The sale of Carisbrook is at "the contractual stage" as the
Dunedin City Council looks to conclude negotiations with a
buyer, city property manager Robert Clark says.
And, while a deal before Christmas could not be guaranteed,
it was hoped a profit from the sale could yet be made, Mr
Clark said yesterday.
He was in talks with two "substantial" buyers and had been
contacted yesterday by a potential third party.
"We are at the contractual stage with one party where we are
finalising a conditional document, subject to council
approval," he said.
Mr Clark hoped to report on the sale to the council's
property subcommittee by early next month, but any deal would
then be referred to a full council meeting for final
Asked if a sale was possible before Christmas, Mr Clark said
he would "do my very best", but exactly when an unconditional
sale was confirmed would depend on what councillors decided.
The council bought Carisbrook, together with eight nearby
Burns St houses, a shed, and neighbouring land used as a car
park, for $7 million in 2009, once plans to build Forsyth
Barr Stadium were confirmed.
The council had since sold six of the eight houses and the
shed, for about $700,000, and half the car park for an
Yesterday, he said the council still had about $4 million in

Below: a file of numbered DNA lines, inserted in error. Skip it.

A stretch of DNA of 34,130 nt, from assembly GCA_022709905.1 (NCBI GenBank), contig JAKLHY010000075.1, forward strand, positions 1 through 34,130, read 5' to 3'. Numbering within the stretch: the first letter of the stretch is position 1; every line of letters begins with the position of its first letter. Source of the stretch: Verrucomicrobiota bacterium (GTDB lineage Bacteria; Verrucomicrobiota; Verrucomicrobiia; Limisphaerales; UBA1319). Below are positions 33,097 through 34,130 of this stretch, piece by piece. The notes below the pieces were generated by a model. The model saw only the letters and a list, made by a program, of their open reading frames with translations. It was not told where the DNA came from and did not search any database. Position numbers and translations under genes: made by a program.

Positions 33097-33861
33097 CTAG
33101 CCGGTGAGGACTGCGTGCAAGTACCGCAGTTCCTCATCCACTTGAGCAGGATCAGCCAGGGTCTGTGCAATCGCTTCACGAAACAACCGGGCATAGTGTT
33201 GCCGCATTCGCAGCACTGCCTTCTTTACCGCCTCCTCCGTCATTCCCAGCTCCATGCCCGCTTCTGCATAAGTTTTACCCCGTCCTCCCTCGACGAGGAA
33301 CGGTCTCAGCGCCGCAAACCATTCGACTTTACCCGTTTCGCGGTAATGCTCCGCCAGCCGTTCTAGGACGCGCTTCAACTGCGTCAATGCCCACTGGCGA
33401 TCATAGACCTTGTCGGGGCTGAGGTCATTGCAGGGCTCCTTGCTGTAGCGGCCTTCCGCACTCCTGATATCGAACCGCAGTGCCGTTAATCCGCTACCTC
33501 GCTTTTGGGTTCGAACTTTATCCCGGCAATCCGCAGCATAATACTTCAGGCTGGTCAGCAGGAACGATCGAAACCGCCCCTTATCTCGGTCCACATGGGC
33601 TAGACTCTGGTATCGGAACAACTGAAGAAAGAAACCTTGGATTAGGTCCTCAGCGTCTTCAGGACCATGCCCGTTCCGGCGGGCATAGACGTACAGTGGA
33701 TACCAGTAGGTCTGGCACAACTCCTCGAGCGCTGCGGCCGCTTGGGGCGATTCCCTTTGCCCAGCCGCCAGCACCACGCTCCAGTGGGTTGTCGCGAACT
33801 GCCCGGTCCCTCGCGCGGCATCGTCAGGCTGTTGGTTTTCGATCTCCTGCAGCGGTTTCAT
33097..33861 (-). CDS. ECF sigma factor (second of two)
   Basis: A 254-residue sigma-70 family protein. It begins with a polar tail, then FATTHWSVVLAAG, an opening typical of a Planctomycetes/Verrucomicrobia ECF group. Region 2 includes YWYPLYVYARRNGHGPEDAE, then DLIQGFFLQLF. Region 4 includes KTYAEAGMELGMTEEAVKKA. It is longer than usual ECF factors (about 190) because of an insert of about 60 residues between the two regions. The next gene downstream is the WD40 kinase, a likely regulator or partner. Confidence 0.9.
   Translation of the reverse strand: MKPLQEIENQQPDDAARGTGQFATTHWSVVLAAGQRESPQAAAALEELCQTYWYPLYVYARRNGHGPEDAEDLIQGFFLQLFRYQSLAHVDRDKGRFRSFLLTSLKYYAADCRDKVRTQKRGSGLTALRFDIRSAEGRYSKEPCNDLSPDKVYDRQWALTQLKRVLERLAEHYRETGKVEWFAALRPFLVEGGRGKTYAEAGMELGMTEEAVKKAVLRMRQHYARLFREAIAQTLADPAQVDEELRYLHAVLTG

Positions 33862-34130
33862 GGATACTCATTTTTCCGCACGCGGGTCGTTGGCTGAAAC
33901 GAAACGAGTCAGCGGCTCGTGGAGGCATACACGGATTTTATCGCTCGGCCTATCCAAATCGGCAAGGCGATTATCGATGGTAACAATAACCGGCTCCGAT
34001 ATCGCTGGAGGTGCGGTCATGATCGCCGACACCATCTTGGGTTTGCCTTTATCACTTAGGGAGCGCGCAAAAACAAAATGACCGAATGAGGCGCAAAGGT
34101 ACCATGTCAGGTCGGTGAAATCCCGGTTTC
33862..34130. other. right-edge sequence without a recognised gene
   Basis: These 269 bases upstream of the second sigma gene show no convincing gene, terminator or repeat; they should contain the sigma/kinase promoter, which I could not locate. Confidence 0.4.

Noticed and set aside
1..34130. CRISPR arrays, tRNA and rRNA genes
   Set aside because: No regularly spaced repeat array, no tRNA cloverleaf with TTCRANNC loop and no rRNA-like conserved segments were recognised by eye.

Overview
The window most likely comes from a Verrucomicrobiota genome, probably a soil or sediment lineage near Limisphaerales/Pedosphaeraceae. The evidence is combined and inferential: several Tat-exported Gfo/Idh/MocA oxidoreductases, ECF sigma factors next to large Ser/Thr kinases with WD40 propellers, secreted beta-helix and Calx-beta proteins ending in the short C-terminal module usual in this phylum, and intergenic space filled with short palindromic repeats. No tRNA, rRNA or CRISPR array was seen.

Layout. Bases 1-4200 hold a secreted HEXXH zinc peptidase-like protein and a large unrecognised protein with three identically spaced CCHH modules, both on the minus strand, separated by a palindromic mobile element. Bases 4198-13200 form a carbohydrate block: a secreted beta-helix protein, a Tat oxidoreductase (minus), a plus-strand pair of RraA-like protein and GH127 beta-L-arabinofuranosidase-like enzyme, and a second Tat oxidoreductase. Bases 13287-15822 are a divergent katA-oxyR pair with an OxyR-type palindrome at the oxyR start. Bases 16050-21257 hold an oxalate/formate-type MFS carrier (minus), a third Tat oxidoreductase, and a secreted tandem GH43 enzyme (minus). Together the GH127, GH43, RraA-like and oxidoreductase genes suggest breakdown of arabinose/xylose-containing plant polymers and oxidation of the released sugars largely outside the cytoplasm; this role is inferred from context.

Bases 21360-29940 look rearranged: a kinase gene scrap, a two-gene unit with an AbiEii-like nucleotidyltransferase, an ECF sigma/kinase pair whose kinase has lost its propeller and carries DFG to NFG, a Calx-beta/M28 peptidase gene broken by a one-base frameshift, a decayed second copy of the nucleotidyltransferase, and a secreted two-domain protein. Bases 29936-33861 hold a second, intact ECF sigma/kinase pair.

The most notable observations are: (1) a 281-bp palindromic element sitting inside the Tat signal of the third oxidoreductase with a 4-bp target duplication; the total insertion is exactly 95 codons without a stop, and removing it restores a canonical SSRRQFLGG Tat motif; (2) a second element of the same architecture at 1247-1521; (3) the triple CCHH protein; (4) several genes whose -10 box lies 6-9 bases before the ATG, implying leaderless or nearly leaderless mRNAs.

debt from the purchase, but he was "hoping to reduce that
shortly" from other sale proceeds - excluding Carisbrook
itself - although he would not elaborate.
Asked if he hoped the sale of Carisbrook, once complete,
would cover whatever debt remained, Mr Clark said: "I'm
looking to achieve more than that."
Talk of selling the ground has continued for more than two
years, and the council has so far incurred about $200,000 in
holding costs since the Otago Rugby Football Unit quit the
ground on October 1 last year.
The council had hoped to sell the ground by then, to avoid
the extra costs, but negotiations proved more time-consuming
than expected - despite potential buyers showing interest as
early as January last year.
The 30,000sq m stadium was zoned industrial. An international
tender process run by property consultant Colliers
International New Zealand had attracted five interested
parties by May this year.
The five included a Dunedin investor and a Dunedin family, an
expatriate with a "substantial amount of money", and two
Mr Clark would not say who remained in the race for the site
He accepted the sale process had taken a long time, but said
that could be normal for "properties of this nature".
"We are selling an old stadium with a whole lot of buildings
on it, which has development potential, in a market and a
world economy which is regarded as mediocre."
There was no one sticking point in the negotiations, but
rather a variety of issues that required "a substantial
amount of negotiation", he said.
Asked if money remained an issue, Mr Clark said that was
"always a negotiating point until the deal is completed".